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Let's Encrypt certificates on NGINX

At Smartson, we wanted to increase the security and the integrity of our visitors by adding the ability to retrieve the content encrypted using SSL.

We already served our site over SSL/TLS. We used a relatively cheap commercial certificate and we realized that hade room for improvements. I have followed the Let’s Encrypt initiaive since before is’t launch since it would offer a higher security and thus integrity for the user if implemented correctly.

After a bit of searching we found a guide on how to configure Let’s Encrypt together with NGINX so that we would be able to get an A rating in SSL/TLS tests. The guide we started with was How to setup Let’s Encrypt for Nginx on Ubuntu 16.04 (including IPv6, HTTP/2 and A+ SSL rating).

It’s worth noting that we are running Ubuntu Linux 14.04 LTS and use nginx version 1.4.6.

Let me guide you on how we installed and configured our Let’s Encrypt issued certificate.

Installing and configuring Let’s Encrypt

In order to make it possible to reuse the configuration we create a diectory that will contains files that can be included by the nginx server instances that needs to support SSL/TLS. I’ll place the directory in /etc/nginx/snippets/.

To begin I create a file that holds the location expressions so that Let’s Encrypt can makr it’s verification callbacks. Which it does to verify the ownership of the hostname and domain as a part of the certificate issuing process. The file we create is /etc/nginx/snippets/letsencrypt.conf and conatins:

location ^~ /.well-known/acme-challenge/ {
	default_type "text/plain";
	root /var/www/letsencrypt;

Then create the directory that the root directive points to by running mkdir -pv /var/www/letsencrypt. Then make sure that the read- and write permissions for the directory is set appropiatly.

After that I create a file with the SSL/TLS-configuration in /etc/nginx/snippets/ssl.conf. This file will also be reused by several server instances.

The file in contains:

ssl_session_timeout 1d;
ssl_session_cache shared:SSL:50m;
ssl_session_tickets off;

ssl_protocols TLSv1.2;
ssl_ecdh_curve secp384r1;
ssl_prefer_server_ciphers on;

ssl_stapling on;
ssl_stapling_verify on;

add_header Strict-Transport-Security "max-age=15768000; includeSubdomains; preload";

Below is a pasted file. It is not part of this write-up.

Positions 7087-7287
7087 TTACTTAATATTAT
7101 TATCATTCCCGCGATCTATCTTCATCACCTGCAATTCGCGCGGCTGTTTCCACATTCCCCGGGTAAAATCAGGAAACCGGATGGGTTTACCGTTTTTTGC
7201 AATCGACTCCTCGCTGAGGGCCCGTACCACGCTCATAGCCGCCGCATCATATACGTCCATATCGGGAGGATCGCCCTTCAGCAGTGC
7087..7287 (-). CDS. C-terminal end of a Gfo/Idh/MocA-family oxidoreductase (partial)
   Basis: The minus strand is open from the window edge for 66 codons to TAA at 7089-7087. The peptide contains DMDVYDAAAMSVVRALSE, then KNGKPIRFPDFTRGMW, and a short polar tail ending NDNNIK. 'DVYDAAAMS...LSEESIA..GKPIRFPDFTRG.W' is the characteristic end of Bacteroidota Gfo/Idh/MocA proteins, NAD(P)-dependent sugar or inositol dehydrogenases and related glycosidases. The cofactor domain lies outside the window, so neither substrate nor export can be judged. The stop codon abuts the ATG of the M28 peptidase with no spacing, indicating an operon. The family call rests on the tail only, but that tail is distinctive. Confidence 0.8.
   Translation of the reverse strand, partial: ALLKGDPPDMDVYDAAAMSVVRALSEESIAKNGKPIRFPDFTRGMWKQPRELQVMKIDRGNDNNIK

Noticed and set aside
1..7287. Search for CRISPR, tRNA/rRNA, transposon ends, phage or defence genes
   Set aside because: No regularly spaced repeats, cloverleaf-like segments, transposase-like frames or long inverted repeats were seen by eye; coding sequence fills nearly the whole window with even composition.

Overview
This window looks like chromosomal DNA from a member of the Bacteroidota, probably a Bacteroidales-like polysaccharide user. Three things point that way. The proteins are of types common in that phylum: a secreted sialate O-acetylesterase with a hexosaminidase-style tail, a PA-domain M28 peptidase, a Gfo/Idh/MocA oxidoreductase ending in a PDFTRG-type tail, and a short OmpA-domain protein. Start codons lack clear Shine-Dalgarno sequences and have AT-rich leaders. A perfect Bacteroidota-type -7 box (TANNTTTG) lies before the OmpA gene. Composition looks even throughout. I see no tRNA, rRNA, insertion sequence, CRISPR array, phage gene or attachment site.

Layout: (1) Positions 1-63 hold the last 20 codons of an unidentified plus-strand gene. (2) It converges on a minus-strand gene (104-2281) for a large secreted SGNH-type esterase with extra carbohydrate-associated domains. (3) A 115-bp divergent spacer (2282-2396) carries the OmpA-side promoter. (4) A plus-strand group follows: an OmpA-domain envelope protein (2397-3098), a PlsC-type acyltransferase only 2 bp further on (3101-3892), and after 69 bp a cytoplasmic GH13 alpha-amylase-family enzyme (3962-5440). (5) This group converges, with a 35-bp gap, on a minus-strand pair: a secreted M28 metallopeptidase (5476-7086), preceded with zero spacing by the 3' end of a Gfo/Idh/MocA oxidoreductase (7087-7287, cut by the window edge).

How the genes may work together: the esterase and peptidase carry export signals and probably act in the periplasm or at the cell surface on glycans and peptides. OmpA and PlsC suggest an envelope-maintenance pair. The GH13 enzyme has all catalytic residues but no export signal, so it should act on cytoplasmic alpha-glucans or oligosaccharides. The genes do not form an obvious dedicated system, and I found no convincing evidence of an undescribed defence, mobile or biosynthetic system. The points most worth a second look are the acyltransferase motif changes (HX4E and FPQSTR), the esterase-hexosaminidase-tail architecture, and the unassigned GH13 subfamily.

add_header X-Frame-Options DENY;
add_header X-Content-Type-Options nosniff;

I modified the configuration a bit from the default configuration to increase the number of browser clients that can use the certificate without compromising with it’s security by changing the ssl_protocols directive to the following:

ssl_protocols TLSv1.2 TLSv1.1 TLSv1;

Modify NGINX-configuration

Now it’s time to install the Let’s Encrypt software. I add the Let’s Encrypt’s repository for Ubuntu 14.04 so that I can fetch the package via apt to manage our certificates.

$ sudo add-apt-repository ppa:certbot/certbot
$ sudo apt-get update
$ sudo apt-get install certbot

When the packages have been installed we are ready to request a certificate from Let’s Encrypt. This is done by the help of the newly installed certbot program. But prior to requesting the certificate make sure to create the directory by issuing mkdir -pv /var/www/example. Also remember to adjust the read and write permissions so that the user running the web server and only that user can read and modify the files in the directory.

The the certbot command and due to the fact that we have a working web server that can respond to the authentication request we use the webroot plugin to handle the challenge. In order to specify the domains that we are requesting certificates for add one -d per hostname.

$ certbot certonly --webroot -w /var/www/example -d -d
$ certbot certonly -n -d -d

If you have more than one virtual web server instance on the same host. I would recommend not using the same certificate for multiple hosts. A better option is to use one call per virtual host - the reason behind this is that it’s easier to move a virtual host to another server if needed. On order to do that call the certbot once per virtual host.

After obtaining a certificate (or several) from Let’s Encrypt it’s required to restart or reload the NGINX service, e.g. by issuing service nginx reload.

Automating the renewal of issued certificates

Since the lifespan of the certificates from Let’s Encrypt is only 3 months at the most it’s essential to renew them automatically.

<M> <H> * * * /path/to/certbot/certbot -n renew >> /path/to/certbot/certbot-cron.log && sudo service nginx reload
<M> <H> * * * /path/to/certbot/certbot -n renew >> /path/to/certbot/certbot-cron.log && sudo service nginx reload

We makes the check if the certificate needs to be reissued twice a day using cron. There is some room for improvements in this. I guess that it would be possible to use --pre-hook and --post-hook to restart NGINX. Another improvement would be to save the outcome of the renewal and if someone actually needs to take a look at the renewal manually if it fails.

 2017-05-19  4 minutes